I have a 1988 IP27 and have spent the last couple of years "fixing'"! Now to sailing; I am finding it almost impossible to tack my boat, as i ease her round about half way through the turn the boat stops! Now she is cutter rigged and getting the headsail through the 'slot' is iffy but surely this should not prevent bringing the bow through the wind? It is probably my technique but a heavy boat and a full keel probably needs special care .. Any suggestions welcome
We have a new IP 31 (1987, new to us),similar scenario. On sea trials we experienced same issues. I discovered that backwinding the jib helps pull the bow over, and/or having a crew on deck to coax the sail over also is handy. This season I plan to furl the head sails, maybe a third to help bring the boat over. Since we plan to cruise not race we are taking time to learn. I think with 12 to 15 knots of wind tacking may be easier.
I have a 1987 IP-31 and al though I am not an experienced sailor, I have discovered that to tack easily and well, I need between 12-20 knots to get my bow over easily and consistently. Any wind less than that and I often must backwind the headsail. I am hoping to increase my skills so I can sail acceptably well in light air. I often refer to her (lovingly, however) as “a tank” so I sail accordingly and she hasn’t let me down! Maybe the accomplished sailers out there can suggest better techniques. Fair winds.
We have an IP32. This is what we do...firstly, when we make the turn (tack), we carve the turn. This is important because it is easy to try and turn too fast or even too slow. I usually handle the job sheets so I watch carefully as Sam makes the turn. I let the sail backfill just enough so the clew turns up and is positioned to come around the inner forestay. Then I pull the sail around as we complete the turn. I do pull like crazy to get it around so I don't have to use a winch handle very much and trim it up according to the tell-tales.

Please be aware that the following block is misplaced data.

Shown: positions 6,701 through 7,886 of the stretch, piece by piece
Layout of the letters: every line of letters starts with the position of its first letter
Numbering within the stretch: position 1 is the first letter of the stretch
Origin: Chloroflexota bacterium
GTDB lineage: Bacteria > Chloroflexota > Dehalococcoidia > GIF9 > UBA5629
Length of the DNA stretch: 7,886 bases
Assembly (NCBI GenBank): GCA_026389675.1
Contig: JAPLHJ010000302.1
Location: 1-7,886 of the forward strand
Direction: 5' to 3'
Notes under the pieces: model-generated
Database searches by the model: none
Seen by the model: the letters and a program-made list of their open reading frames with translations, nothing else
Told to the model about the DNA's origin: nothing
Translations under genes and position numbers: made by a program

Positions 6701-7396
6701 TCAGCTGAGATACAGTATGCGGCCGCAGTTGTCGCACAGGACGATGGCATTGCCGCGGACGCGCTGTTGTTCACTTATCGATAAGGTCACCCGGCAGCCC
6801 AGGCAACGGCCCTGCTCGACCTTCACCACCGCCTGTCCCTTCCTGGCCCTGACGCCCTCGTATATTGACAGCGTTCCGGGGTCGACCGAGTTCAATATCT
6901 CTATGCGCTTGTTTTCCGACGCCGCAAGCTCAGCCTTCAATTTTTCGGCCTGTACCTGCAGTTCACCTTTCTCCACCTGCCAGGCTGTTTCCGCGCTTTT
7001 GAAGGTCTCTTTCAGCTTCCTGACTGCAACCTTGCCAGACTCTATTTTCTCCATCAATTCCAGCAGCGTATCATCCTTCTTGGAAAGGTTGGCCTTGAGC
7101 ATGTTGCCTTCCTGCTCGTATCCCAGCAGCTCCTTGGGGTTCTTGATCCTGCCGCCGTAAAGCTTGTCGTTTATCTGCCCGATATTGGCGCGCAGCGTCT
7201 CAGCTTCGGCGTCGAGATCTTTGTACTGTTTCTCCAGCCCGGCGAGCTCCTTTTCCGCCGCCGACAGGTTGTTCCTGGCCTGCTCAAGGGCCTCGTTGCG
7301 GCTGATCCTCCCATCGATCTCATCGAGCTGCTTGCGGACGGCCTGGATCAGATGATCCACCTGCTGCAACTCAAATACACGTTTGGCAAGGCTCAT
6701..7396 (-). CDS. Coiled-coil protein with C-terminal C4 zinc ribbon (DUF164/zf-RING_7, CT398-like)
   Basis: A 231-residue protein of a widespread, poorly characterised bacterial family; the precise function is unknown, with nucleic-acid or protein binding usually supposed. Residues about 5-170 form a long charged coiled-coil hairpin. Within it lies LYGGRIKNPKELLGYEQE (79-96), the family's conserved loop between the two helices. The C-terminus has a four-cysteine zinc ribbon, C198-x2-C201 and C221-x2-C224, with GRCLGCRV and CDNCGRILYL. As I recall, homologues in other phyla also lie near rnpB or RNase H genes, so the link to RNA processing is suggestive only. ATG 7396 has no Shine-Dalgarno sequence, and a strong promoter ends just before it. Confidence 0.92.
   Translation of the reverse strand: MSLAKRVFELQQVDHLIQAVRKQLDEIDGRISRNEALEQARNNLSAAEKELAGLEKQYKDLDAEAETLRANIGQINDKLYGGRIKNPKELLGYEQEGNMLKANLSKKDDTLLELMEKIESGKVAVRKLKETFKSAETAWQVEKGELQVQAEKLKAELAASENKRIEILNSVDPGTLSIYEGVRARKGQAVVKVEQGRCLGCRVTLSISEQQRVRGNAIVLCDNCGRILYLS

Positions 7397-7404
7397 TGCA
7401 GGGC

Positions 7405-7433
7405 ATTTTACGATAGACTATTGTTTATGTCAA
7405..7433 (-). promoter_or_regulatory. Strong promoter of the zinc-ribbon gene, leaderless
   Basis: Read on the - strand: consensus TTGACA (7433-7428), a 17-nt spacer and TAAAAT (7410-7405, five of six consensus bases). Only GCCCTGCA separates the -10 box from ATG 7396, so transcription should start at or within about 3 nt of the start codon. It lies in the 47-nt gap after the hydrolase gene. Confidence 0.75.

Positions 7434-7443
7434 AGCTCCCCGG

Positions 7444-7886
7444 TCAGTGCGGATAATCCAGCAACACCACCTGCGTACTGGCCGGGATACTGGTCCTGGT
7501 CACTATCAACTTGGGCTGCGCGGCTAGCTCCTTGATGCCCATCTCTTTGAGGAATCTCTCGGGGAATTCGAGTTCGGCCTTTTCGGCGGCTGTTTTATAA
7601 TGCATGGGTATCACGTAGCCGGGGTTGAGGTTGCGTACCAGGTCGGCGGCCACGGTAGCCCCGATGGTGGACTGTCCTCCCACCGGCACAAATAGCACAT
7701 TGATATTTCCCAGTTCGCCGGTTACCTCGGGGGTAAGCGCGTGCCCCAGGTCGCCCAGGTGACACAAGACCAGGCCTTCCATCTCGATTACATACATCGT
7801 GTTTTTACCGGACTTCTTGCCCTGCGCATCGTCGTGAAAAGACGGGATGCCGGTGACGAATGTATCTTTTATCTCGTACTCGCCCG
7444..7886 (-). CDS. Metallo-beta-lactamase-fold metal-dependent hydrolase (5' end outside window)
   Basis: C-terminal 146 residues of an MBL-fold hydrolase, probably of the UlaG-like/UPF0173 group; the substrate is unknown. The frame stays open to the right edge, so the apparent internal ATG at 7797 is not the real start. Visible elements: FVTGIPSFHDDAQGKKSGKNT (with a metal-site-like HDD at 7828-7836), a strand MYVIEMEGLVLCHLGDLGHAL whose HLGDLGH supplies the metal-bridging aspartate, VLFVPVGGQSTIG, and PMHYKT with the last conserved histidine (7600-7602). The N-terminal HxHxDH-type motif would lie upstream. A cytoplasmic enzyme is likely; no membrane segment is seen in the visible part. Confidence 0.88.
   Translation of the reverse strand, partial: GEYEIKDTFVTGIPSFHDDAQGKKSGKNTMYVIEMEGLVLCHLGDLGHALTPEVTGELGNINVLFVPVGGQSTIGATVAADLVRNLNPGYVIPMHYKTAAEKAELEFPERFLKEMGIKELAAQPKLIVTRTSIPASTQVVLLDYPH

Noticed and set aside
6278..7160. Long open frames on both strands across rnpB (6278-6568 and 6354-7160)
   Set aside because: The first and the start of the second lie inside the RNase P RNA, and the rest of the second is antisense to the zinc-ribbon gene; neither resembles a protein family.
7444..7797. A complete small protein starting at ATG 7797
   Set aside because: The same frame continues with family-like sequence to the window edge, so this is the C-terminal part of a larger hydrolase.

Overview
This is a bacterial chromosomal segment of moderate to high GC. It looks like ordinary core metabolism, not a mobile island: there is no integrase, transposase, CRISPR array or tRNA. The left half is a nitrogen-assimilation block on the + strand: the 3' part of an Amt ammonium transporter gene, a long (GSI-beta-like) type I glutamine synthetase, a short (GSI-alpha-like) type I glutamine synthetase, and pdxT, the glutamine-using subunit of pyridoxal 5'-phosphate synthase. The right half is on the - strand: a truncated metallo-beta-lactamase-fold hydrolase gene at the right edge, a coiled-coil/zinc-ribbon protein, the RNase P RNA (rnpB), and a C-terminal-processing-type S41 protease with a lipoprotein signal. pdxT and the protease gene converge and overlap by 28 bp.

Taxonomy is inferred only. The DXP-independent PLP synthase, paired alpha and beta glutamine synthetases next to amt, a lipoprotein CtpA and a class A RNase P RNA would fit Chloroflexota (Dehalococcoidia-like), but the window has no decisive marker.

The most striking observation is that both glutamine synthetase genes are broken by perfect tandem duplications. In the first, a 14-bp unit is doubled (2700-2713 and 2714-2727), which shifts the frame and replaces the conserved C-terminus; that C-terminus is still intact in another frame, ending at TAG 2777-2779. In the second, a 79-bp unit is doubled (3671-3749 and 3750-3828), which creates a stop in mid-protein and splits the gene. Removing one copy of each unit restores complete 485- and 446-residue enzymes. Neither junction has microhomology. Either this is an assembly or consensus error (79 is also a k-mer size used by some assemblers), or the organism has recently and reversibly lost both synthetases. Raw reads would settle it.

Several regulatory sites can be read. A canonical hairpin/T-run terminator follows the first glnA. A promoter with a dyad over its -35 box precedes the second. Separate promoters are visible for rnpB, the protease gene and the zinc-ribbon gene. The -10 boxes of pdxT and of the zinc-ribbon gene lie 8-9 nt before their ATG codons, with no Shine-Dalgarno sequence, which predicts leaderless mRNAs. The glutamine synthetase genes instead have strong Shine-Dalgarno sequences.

We have never had the boat stop even in light air but there have been times when I have to run forward and push the sail around the inner forestay. But very few. This takes a lot of practice to time the turn with getting the sail across. I have found recently that what has made a big difference for us is wave action. We sailed Whimsy on a big freshwater lake and now in Florida. Our turns have not been a smooth as the lake but I really believe it is a matter of getting used to being bounced around on deck and the wind being a bit...ummm...what's the word? ...frisky.
There's a lot on this on the various IP sites. On my IP27, in wind above 8 knots or so, I make sure to back the genoa until the boom crosses over, then blow the old sheet and haul in the new as quickly as possible. The sail then blows through the slot. In light wind this works about half the time, and the other half I have to go forward and walk the sail through -- but in light wind this isn't a problem. I've also found that using a soft shackle to attach the jib sheets to the clew decreases the chance of a hang-up when tacking (see attached photo); bowlines -- especially two of them -- frequently get hung up on the inner forestay. ML
Last edit: 3 months 5 days ago by mluskin. Reason: Add photo
Many thanks to responders. My fear was that I was incompetent but sharing reveals there is an issue and that special care in in order. I like the idea of a ‘soft shackle’ and will try it. In the meantime I’m working on it ....
Here is a taking aid that has worked well for me on both our 350 and our 40.
Put the stay sail up/roll it out before tacking. Sheet the stay sail in tight, It gives the Genoa something to slide on and keeps it from falling through the slot and getting tangled in the stay sail shroud/roller.